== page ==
Wednesday , February 28 2024
Universal presents the second season of the very entertaining detective series.

DVD Review: The Rockford Files: Season Two

Universal presents The Rockford Files: Season Two, collected on six, single-sided DVDs. Created by prolific television producers Stephen J. Cannell and Roy Huggins, James Garner plays private investigator Jim Rockford, an ex-con wrongfully convicted of armed robbery, who served five years before new evidence resulted in a pardon. The show was well known for opening with his answering machine ("This is Jim Rockford. At the tone, leave your name and number and I'll get back to you"), followed by the caller’s funny message, and for its theme song by Mike Post, which reached No. 10 on the pop charts.

Rockford usually works the streets of Los Angeles.  His rate is $200 a day plus expenses. Business isn’t booming, but it is enough to keep him in a shabby trailer down at the Malibu beach parking lot. The people who frequent his life, his father Rocky, his former cellmate Angel, Police Detective Becker, and attorney and former paramour Beth Davenport, get him out of as much trouble as they get him into. A number of cases this season originate with people who know him.

Rockford’s personality and humor are the strength of the show and Garner was perfect for the role. The viewer enjoys spending time with him, allowing some of the corniness of the storylines to be overlooked. Some situations within episodes appear to be more an author’s imagination rather than a believable recreation of events in the real world. For example, in “Chicken Little is a Little Chicken” we meet some underworld gangsters who are completely inauthentic to anyone who has seen Goodfellas or The Sopranos. Another common plot device that wears thin are all the women who fall under Rockford’s spell. It’s a nice fantasy, but becomes a little silly after a few episodes.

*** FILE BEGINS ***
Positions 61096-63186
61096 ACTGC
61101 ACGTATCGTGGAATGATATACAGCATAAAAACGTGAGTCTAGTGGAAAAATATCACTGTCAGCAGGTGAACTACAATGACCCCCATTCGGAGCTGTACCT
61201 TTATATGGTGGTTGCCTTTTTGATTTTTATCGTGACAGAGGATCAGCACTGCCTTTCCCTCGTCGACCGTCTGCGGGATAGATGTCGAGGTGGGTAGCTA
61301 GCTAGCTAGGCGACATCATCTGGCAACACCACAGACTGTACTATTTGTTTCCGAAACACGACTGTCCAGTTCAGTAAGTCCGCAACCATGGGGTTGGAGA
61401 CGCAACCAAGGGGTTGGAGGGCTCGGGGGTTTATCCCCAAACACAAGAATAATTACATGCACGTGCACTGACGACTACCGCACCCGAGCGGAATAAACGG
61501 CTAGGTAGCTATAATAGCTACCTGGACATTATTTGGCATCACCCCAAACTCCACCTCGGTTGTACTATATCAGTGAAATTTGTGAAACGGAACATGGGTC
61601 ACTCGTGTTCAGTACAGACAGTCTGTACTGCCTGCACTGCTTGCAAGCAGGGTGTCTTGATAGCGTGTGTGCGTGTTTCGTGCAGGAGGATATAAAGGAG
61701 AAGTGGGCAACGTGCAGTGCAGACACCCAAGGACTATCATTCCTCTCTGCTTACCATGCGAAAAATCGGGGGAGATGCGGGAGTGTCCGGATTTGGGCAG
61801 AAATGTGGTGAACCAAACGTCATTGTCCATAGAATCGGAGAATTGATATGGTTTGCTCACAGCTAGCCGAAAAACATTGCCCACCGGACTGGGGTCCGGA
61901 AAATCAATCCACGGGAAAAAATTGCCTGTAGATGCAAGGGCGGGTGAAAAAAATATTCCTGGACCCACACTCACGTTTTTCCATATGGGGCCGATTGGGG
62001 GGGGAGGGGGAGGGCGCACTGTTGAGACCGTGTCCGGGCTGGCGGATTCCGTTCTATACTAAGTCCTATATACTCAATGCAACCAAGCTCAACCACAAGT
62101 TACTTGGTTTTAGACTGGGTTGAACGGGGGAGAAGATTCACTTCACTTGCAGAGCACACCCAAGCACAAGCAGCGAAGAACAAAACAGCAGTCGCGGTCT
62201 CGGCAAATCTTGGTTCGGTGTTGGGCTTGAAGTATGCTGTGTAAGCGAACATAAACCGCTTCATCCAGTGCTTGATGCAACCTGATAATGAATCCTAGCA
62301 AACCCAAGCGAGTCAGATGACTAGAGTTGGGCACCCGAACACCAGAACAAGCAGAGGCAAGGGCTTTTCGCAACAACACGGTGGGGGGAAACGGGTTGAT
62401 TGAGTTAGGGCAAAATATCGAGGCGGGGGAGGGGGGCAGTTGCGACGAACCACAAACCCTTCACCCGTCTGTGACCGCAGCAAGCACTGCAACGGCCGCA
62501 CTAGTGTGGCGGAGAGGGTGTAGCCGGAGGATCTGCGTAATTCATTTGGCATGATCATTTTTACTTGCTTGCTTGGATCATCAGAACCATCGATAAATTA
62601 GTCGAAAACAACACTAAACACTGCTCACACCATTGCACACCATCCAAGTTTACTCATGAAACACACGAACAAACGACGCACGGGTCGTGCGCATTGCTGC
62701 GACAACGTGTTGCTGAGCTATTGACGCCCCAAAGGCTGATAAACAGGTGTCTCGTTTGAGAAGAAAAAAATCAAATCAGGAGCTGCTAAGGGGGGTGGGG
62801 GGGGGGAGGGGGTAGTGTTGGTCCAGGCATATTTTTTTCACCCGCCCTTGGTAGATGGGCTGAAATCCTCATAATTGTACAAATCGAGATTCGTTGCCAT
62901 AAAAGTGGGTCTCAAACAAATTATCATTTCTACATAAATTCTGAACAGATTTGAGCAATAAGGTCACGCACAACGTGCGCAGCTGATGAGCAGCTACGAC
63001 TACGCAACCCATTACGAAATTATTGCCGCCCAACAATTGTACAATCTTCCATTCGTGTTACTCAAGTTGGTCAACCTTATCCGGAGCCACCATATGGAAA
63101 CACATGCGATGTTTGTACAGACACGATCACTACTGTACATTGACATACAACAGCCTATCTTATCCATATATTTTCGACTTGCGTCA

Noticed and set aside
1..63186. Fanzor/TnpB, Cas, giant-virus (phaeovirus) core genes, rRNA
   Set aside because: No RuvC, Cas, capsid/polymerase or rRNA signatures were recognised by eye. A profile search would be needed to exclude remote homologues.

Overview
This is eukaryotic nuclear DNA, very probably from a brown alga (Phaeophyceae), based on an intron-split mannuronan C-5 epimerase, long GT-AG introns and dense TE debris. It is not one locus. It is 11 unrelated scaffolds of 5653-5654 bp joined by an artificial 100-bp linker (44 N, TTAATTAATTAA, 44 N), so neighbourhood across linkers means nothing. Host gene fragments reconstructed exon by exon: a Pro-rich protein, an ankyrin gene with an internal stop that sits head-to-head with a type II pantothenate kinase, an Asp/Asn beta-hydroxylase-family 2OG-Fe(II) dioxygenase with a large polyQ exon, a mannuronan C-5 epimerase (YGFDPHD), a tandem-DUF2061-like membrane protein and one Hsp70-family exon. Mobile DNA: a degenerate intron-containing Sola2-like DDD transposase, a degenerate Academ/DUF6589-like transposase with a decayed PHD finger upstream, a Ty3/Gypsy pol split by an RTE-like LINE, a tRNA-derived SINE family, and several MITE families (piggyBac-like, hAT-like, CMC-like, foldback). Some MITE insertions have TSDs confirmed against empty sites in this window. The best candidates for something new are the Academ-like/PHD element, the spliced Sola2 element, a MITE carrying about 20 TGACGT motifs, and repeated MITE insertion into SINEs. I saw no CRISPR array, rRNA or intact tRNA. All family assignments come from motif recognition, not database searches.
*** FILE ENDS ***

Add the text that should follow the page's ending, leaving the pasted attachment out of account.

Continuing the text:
The second season ran from Fall 1975 to Spring 1976, and Garner was nominated for an Emmy for Outstanding Lead Actor in a Drama Series, which he lost to Peter Falk as Columbo. Guest stars this season include Rob Reiner, Louis Gossett Jr., Linda Evans, Isaac Hayes, Dick Butkus, Stefanie Powers, Blair Brown, John Saxon, Joseph Campanella, Susan Strasberg, and Veronica Hamel. One flaw from this era is that the sound effects haven’t aged well. Every gun sounds the exact same way when fired, as does every ringing phone.

Fans of the show were disappointed by the Season One release because it failed to contain the series pilot. Well, they can rejoice because their outcry was heard and acted upon by the powers that be. Rockford’s first recorded assignment is a bonus feature on the sixth disc; however, the DVD authors annoyingly list bonus features on each disc only to state that they are on disc six. The episode was 90 minutes-long and featured Det. Santos, who recommends Rockford for the case, and Angel, who provides him some information through his brother's newspaper. There was a different actor playing Rocky, and he doesn’t hold a candle to his replacement, Noah Beery.  It also included guest stars pre-Bionic Woman Lindsay Wagner and a grown-up Billy Mumy.

Another bonus is a short interview with Cannell. He talks about what he wanted to do with Rockford's character, how his own relationship with his father was the basis for Jim and Rocky, and how NBC bought the show. 

About Gordon S. Miller

Gordon S. Miller is the artist formerly known as El Bicho, the nom de plume he used when he first began reviewing movies online for The Masked Movie Snobs in 2003. Before the year was out, he became that site's publisher. Over the years, he has also contributed to a number of other sites as a writer and editor, such as FilmRadar, Film School Rejects, High Def Digest, and Blogcritics. He is the Founder and Publisher of Cinema Sentries. Some of his random thoughts can be found at

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